O Jerusalem!

by Larry Collins

Other authorsDominique Lapierre (Joint Author.)
Book, 1972



Call number

837 COL



New York, Simon and Schuster [1972]


The epic drama of 1948, in which the Arabs and the Jews, heirs to generations of bitter conflict in a land sacred to them both, fought each other for the city of Jerusalem and for the hopes of fulfillment it represented to each. Here, for the first time is an account of that struggle which encompasses the full spectrum of its participants.

Media reviews

Kirkus Reviews
The authors ... recreate the often-told account of [a] beleaguered city, Jerusalem in 1948 ... splicing of man-in-the-street heroics with the drama of backroom politics and diplomacy. ... Collins and Lapierre do not analyze history or draw conclusions from it: what we get is the intersection of
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personal sacrifices, ambitions, and quirks of fate with the realpolitik of governments and the eccentricities of leaders.
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User reviews

LibraryThing member jdiament
An extraordinarily well-made and well-written history of the 1948 Arab-Israel war. Thoroughly researched, the book describes in detail both sides of the conflict; what was happening behind the Israeli lines as well as that which was occurring behind the Arab lines with startlingly little bias. Like
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an Ambrose book, the large-scale stories of cities and countries are intermixed with personal stories of the individuals who populate them. While the book's size and weight may be intimidating, it remains fascinating from start to finish. "O Jerusalem!" is a must read for anyone interested in the modern history of the Israelis or the Arabs.
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LibraryThing member Josh_Hanagarne
Everyone with an interest in the history or future of civilization needs to read this book. Learning about these issues can be a daunting prospect. You might think "I wonder what that Palestine and Israel trouble is all about?" but realize that you've bitten off more than you can chew by turning to
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The Economist.

This is a massive history book that beats the Da Vinci Code (which I hated) for sheer page-turningness. Any of the 100s of stories in O Jerusalem! could their own blockbuster movie.
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LibraryThing member krishnaniyer
This is an awesome book that I carried with me during my trip to Israel. You could walk the narrow lanes across Jerusalem and drive through the ruins across the mountains, the cemetries that fills the pages of this wonderful book. A must read for people who follow history.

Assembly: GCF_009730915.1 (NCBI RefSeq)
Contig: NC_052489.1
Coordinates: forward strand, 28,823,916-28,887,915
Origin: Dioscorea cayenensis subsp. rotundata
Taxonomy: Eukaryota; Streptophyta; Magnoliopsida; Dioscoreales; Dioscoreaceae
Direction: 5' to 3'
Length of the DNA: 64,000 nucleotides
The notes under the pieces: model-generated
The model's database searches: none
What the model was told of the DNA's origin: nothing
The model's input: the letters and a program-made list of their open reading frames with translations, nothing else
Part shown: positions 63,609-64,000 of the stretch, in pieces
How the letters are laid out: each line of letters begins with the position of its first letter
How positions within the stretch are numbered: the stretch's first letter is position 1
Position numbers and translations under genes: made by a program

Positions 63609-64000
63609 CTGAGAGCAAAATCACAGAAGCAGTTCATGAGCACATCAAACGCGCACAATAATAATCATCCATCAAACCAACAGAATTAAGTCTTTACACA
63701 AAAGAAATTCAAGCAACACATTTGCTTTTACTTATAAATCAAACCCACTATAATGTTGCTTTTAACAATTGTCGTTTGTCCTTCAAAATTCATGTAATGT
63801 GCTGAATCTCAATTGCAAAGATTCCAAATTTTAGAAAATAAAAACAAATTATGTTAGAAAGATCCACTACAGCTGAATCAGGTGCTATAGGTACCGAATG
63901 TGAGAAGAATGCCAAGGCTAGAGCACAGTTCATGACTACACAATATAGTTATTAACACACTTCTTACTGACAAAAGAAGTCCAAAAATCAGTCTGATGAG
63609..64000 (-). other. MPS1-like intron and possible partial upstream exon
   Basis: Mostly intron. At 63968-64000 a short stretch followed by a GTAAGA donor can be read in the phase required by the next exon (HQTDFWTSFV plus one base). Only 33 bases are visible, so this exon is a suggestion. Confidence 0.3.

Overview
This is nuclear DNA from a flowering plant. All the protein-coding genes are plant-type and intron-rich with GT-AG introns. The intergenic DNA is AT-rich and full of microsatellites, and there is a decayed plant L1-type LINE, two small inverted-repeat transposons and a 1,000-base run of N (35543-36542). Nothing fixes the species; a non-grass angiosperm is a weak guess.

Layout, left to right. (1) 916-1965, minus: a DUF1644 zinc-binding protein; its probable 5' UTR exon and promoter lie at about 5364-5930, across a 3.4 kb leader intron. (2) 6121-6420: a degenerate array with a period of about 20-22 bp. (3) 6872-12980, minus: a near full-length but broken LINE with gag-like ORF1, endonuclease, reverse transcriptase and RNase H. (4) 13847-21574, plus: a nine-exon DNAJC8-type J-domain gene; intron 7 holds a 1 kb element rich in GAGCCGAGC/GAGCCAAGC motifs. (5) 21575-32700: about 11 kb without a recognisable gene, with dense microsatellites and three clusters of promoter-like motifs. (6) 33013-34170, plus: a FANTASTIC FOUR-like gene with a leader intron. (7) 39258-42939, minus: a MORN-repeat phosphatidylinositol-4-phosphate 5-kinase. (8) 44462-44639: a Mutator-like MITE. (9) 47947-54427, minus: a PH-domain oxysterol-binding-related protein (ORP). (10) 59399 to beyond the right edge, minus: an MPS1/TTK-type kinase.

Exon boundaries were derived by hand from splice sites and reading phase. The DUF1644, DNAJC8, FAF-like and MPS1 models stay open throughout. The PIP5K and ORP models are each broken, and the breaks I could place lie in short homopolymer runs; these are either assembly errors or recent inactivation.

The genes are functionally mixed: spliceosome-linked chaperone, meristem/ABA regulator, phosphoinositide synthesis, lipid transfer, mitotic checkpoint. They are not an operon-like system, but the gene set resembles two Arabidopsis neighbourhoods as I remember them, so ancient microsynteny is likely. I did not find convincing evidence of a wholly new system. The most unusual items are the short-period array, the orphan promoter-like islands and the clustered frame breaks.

LibraryThing member danoomistmatiste
Read this book long, long ago, in the late eighties
LibraryThing member Awdhesh
Our present is the projection of the past and our future shall be determined by our actions of today. We all are disturbed by the conflicts of Israel and Philistine and wonder why they can't stop fighting and start living peacefully. If you wish to know why that is not possible, read this book to
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know how the modern Israel was born. O Jerusalem is a wonderful book written after years of research in totally unbiased manner. I believe that history should be read with the view to know the psychology and culture of a nation or a race. Read this book to know the Jews and Arabs mindset and the challenges of their peaceful coexistence.
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LibraryThing member SeriousGrace
Critics have called O Jerusalem! "massive" and "epic" in regards to its number of pages, but the scope of its topic O Jerusalem is singular: the year 1948. The year in which British rule ceased in Jerusalem and Arabs and Jews picked up their generations-long battle over the region. Written in four
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parts beginning with November 29th, 1947 to December 20th, 1947, O Jerusalem opens with the General Assembly of the United Nations voting in favor of partitioning Palestine. Joy and dismay alike reverberate through the ancient land. For this is a fate Jewish Jerusalem had prayed for for over two thousand years. That fact alone is staggering. Think of how many generations have lived through this struggle! Their joy reminded me of the Red Sox winning the pennant after 84 years, "Uri Cohen, a biology student at Hebrew University, happily kissed his way from his home to the city center" (p 42).
This reads like a adventure novel. You get to know people (Uri Cohen will come back again, not as happily). As a reader, you will crawl into their lives and almost get inside their heads. This may be massive and epic but you'll hang on every word.
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LibraryThing member dmmjlllt
**Fantastic**. Excellent example of narrative history. I finished it weeks ago and I'm still thinking about it.

I think the devil hates the Jewish people. Their survival, in the face of **so much suffering** is hard to explain apart from our story.
LibraryThing member kday_working
A gripping collection of personal perspectives at the time of the founding of Israel in 1948

Original publication date



0671211633 / 9780671211639

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